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Mike Scott
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Mike Scott
Mike Scott
Ultimate Mets Database popularity ranking: 205 of 984 players
Scott
Michael Warren Scott
Born: April 26, 1955 at Santa Monica, Cal.
Throws: Right Bats: Right
Height: 6.03 Weight: 215

height=70

First Mets game: April 18, 1979
Last Mets game: September 17, 1982





Winner of National League Cy Young award, 1986. (Houston Astros)

Share your memories of Mike Scott

HERE IS WHAT OTHER METS FANS HAVE TO SAY:

Andy from Rego Park
May, 1981: Fernando-mania sweeps into Shea Stadium as the 20-year-old rookie sensation makes his first start against the Mets. Poor Mike Scott draws the start for the Mets. He duels Fernando all the way, ultimately losing 1-0. A flash of his future greatness, and no scuffmarks.

David Williams
I can remember in '86 when he faced the Mets. I don't want say I didn't have faith Mets fans, but if the Mets had lost game 6 they would've lost game 7. Scott was the only obstacle the Mets couldn't solve. There wasn't a team alive on this planet that could solve him at that time. Not even the HEAVY bats of Carter, Hernandez, Strawberry or Knight. The Mets would've had to pitch a shut-out to win that game. They scored only 1 run in 18 innings against him.

Happy Recap
When I think of Mike Scott in a Mets uniform, one image comes to mind: Him turning around on the mound watching a home run sail over the outfield wall, with an expression on his face that looked like he was in pure anguish. He didn't seem to have to fortitude to make it as a big league pitcher.

Then, a few years later, he's pitching for Houston against the Mets in the 1986 LCS, and he has them completely psyched. The Mets hitters, among the best in the league, are so focused on whether or not Scott is scuffing the ball that they can't figure out how to hit him. It was so aggravating to watch, especially since Mike Scott was the same guy who had looked so frightened when he was a Met. It's true -- if the Mets hadn't won that incredible Game 6 they wouldn't have made it past Mike Scott, and the Astros would have faced the Red Sox in the World Series.

murphy
Too bad Scott didn't learn the splitter until after he left the Mets. He was a one-pitch pitcher, but damn what a pitch. He was positively unhittable in Game 1 of the NLCS in '86. Thank god Hernandez woke the team up in Game 6 with that 9th inning triple. The Mets weren't going to beat Scott in Game 7. Just look what happened to them in '88 against Hershiser.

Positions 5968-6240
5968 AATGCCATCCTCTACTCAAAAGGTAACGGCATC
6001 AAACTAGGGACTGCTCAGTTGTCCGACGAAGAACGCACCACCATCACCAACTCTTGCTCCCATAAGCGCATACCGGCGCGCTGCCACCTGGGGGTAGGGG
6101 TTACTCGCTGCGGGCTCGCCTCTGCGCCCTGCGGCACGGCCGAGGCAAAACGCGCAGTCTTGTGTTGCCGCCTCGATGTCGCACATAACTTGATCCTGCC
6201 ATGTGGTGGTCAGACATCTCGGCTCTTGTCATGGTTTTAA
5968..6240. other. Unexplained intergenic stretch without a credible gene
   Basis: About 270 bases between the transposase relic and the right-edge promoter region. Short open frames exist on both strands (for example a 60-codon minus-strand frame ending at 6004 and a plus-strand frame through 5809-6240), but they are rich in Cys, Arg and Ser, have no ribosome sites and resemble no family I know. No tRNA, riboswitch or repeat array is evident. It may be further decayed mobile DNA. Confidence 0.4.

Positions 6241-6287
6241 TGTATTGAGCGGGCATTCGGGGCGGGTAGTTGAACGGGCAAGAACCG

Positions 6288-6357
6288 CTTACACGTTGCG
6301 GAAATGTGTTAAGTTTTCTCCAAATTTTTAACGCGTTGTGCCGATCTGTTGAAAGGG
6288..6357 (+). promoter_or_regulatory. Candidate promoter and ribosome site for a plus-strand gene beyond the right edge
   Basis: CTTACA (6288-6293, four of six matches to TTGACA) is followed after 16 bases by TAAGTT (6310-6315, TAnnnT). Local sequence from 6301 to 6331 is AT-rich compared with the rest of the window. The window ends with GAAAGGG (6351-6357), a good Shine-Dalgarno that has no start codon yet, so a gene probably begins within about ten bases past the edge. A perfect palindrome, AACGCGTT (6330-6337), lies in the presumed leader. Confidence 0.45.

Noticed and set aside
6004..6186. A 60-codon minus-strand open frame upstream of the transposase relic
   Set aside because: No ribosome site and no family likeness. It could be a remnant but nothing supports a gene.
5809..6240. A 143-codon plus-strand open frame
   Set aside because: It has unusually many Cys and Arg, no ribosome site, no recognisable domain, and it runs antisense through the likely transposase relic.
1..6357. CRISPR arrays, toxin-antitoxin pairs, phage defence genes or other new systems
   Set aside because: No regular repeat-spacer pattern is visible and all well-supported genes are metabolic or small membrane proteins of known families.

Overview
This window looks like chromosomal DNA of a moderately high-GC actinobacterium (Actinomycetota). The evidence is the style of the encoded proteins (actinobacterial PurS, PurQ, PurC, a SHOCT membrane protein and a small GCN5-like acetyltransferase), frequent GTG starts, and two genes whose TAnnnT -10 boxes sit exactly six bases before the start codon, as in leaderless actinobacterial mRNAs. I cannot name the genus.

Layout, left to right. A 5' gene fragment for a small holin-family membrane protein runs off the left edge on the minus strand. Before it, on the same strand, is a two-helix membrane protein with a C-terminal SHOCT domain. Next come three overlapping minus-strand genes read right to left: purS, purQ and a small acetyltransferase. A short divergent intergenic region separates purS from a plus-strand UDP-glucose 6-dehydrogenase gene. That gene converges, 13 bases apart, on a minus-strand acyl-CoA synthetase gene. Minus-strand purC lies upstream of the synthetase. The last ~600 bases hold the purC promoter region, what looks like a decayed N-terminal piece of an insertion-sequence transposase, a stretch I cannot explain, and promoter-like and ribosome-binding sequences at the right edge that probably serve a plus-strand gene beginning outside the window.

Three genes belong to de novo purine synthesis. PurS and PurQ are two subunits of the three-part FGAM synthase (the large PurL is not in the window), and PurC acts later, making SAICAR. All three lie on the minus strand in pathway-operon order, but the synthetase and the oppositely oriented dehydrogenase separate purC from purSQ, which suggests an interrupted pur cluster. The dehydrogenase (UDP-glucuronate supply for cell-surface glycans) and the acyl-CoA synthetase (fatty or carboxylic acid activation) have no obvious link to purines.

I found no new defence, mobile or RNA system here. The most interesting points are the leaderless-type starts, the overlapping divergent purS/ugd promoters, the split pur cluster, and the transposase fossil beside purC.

Mr. Sparkle
I was so happy the day they traded him and picked up Danny Heep. Mike was such a lousy pitcher for the Mets I would have taken anything for him. And then bam! He turns into an awesome pitcher. It took me a few years to admit he was any good when he was with the Astros. I'm still amazed he was so bad for us and so good for them. Thank God we won game 6.

Mike
July 29, 2001
I just laughed loudly reading what Happy Recap wrote about his look. Must've been around 1980, and I'm 12 years old. Mike Scott is being absolutely destroyed out there, and I'm thinking: I feel so bad for this guy, he is freaked out and what will become of him? What becomes of traumatic stress victims after they leave baseball at 24. I was actually worried about him. Who knew?

fax
August 9, 2001
More than one former Astro, including Phil Garner and Kevin Bass, have admitted that Scott was cutting the ball. As a Met, he was batting practice.

Rob Frame
May 13, 2002
Fifteen years later, people are still crying about Mike Scott "cutting" the baseball. With all of the pitchers out there throwing splitters that have as much drop as Scott's had, I think it is time to realize that he was just ahead of his time. To throw that pitch and be effective you need a couple of things. You must have the ability to throw hard and throw the splitter for strikes. Scott did both as well as any pitcher in the game. His 5 year run from 1986 to 1990 is as impressive as both Pedro Martinez and Greg Maddux in the 1990's. Just be glad that there wasn't a game seven, the Mets would not have had a chance.

3rd Base
August 4, 2002
It seems like that fresh Texas air made Mike Scott the sensation of the 80's ... I guess the NY smog clouded his thinking on the mound. Hey, I'm a NY'er, but I just think the mid-west made him the pitcher that made us realize that he's now recognized as one of the past greats!

Big Vin
August 12, 2003